The way in which a court will lean towards the assured can be seen in Judge Mackie QC’s treatment of the evidence in two specific ways. The following commentary is no criticism of the judgment but a useful illustration of the uphill struggle facing a defence of lack of insurable interest (in the absence of fraud).

First, the defendant contended that the claimant had informed the local authority that the property was unoccupied to avoid paying rates. Judge Mackie QC accepted that if true, this “would be powerful evidence” that the claimant’s claim about subletting and occupation by subtenants was wrong. He further accepted that, while there were complications over various types of exemptions, “the overall picture remains confused” and that “the Claimant’s records about all this are unsatisfactory.” But rather than holding the confusion against the claimant, he made the relief granted subject to the claimant ensuring that any rates that had fallen due were paid.

Second, in relation to the claimant’s sublease of part of the property to Sunny’s company, the defendant pointed to a single isolated payment to the claimant over the period, arguing that the lack of regular rent payments showed that no lease was in place. This was an argument with some force: when discussing damages (claimed in the alternative to declaratory relief for an indemnity for the costs of reinstatement), the judge felt that he should reduce the sum claimed by 50 percent in recognition of the “fair chance that in reality the rent would have been neither demanded nor sought.” However, from the liability perspective, he stated that it was “entirely credible and proper that the Claimant would go easy on the rent until a need for cash arose”, reiterating that his “examination, it needs to be remembered, is being conducted only for the purpose of establishing an insurable interest.”

This approach will be discouraging for property insurers. Nonetheless it is a useful cautionary tale – a court will only be prepared to uphold a defence of lack of insurable interest where it is not “possible” (per Stock, above) to find otherwise.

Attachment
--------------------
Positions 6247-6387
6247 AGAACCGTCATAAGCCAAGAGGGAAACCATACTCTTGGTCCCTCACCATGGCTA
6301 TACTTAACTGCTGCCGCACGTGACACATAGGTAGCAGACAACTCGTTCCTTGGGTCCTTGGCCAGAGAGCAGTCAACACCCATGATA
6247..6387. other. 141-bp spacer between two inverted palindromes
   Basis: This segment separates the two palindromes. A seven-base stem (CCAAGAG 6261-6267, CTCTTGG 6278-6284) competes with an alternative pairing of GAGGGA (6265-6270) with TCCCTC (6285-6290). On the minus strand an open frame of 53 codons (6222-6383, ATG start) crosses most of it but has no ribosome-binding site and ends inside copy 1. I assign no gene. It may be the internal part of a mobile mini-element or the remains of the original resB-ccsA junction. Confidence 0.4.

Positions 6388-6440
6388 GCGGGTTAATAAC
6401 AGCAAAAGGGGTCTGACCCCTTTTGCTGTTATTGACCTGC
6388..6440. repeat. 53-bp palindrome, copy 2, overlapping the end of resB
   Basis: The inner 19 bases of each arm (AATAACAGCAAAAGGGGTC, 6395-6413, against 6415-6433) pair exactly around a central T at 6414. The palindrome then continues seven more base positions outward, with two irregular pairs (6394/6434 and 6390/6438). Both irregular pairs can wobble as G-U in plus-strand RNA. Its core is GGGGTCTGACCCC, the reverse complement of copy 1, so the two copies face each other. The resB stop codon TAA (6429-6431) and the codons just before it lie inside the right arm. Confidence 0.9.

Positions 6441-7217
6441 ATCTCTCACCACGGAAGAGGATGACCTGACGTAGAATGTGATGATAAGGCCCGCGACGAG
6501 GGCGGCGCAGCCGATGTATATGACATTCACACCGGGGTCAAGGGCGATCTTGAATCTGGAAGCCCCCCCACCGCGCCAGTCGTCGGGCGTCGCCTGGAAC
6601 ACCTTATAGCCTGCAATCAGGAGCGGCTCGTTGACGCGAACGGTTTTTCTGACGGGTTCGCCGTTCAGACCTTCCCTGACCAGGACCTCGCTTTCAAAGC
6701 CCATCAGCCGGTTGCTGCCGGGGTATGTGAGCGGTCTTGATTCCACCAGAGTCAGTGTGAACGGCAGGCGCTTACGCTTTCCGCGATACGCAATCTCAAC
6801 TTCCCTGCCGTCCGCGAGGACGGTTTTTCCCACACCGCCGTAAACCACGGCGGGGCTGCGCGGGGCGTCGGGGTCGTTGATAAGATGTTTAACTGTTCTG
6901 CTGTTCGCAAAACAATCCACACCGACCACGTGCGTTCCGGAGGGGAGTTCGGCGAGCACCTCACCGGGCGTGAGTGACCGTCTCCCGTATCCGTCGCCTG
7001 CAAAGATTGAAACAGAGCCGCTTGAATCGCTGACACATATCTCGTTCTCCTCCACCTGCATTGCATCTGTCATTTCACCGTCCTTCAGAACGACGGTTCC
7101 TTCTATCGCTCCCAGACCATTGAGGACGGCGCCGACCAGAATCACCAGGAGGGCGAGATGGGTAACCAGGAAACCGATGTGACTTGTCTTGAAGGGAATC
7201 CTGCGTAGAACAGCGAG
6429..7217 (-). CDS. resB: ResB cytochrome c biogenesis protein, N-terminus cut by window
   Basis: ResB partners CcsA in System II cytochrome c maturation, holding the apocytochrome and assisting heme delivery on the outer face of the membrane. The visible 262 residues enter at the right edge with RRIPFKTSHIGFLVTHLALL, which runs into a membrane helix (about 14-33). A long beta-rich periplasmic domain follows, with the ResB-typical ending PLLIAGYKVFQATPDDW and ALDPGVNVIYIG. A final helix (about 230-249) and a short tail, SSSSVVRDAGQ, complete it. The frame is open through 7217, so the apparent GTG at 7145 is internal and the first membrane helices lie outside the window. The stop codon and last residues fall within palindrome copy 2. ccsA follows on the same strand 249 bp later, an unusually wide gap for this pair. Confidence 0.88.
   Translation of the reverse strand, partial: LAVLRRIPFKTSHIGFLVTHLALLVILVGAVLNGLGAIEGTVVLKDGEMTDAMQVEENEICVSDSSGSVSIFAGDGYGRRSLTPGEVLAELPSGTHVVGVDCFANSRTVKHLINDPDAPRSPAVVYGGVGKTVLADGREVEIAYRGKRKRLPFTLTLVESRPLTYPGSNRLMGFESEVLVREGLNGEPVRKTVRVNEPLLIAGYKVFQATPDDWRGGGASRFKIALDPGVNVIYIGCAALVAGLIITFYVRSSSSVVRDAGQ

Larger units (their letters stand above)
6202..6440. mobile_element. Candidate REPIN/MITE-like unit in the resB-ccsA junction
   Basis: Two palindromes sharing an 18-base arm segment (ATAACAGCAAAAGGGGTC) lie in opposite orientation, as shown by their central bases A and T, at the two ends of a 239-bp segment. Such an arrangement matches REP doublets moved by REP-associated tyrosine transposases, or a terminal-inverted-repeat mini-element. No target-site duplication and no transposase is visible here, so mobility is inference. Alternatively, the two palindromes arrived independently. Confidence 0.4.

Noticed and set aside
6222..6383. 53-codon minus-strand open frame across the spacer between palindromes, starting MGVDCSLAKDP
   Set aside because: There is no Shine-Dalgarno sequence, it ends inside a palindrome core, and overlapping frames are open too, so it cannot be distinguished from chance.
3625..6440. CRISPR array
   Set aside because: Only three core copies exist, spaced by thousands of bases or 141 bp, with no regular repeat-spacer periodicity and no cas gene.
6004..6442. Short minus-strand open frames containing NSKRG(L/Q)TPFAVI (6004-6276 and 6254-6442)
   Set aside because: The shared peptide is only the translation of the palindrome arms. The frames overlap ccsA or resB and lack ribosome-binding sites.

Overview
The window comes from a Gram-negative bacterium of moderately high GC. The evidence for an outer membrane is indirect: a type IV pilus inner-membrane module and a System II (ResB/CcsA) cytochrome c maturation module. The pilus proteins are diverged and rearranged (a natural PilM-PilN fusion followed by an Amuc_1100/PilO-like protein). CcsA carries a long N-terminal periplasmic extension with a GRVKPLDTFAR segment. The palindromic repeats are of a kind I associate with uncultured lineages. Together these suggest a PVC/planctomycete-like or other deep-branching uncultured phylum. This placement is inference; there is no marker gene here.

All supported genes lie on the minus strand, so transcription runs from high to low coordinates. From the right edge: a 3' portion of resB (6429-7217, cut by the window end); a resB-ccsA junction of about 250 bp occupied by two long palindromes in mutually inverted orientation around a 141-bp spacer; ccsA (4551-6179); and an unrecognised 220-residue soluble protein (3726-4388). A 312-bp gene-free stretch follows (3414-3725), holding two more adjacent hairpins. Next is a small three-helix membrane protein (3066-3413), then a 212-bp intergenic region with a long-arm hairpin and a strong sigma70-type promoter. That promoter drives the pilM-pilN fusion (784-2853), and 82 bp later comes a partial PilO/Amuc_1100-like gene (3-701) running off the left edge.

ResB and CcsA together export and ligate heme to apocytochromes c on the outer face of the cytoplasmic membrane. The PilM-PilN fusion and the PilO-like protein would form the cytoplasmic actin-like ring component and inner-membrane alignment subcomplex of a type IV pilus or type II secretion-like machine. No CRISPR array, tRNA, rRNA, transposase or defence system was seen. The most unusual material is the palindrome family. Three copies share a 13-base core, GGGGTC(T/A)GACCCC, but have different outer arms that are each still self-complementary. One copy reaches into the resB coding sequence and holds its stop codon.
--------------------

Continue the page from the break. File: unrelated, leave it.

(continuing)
Relief by reinstatement?

There is another interesting aspect to this case. The right to reinstate damaged property under the policy was subject to reinstatement being carried out “with reasonable dispatch.” The defendant contended that it was not liable under the insurance policy because there had been no reinstatement and so reasonable dispatch was absent.

The judge found that the requirement to reinstate “cannot be read to arise until the insurer has confirmed that it will indemnify” and so there would be no absence of reasonable dispatch before the insurer’s obligation was accepted or established. This finding was supported by the reasoning that an assured who could not afford to reinstate without insurance money could not commence reinstatement without knowing whether the insurance money would be forthcoming.

This case is therefore authority for the submission made by the authors of MacGillivray (20-220) that:

the requirement that the insured should commence and carry out the work of reinstatement with reasonable dispatch should only operate if the insurers, in accordance with their contractual obligations, accept that reinstatement is the proper measure of indemnity.

It follows that the claimant would have had to commence the reinstatement with reasonable dispatch following the making of the declaration.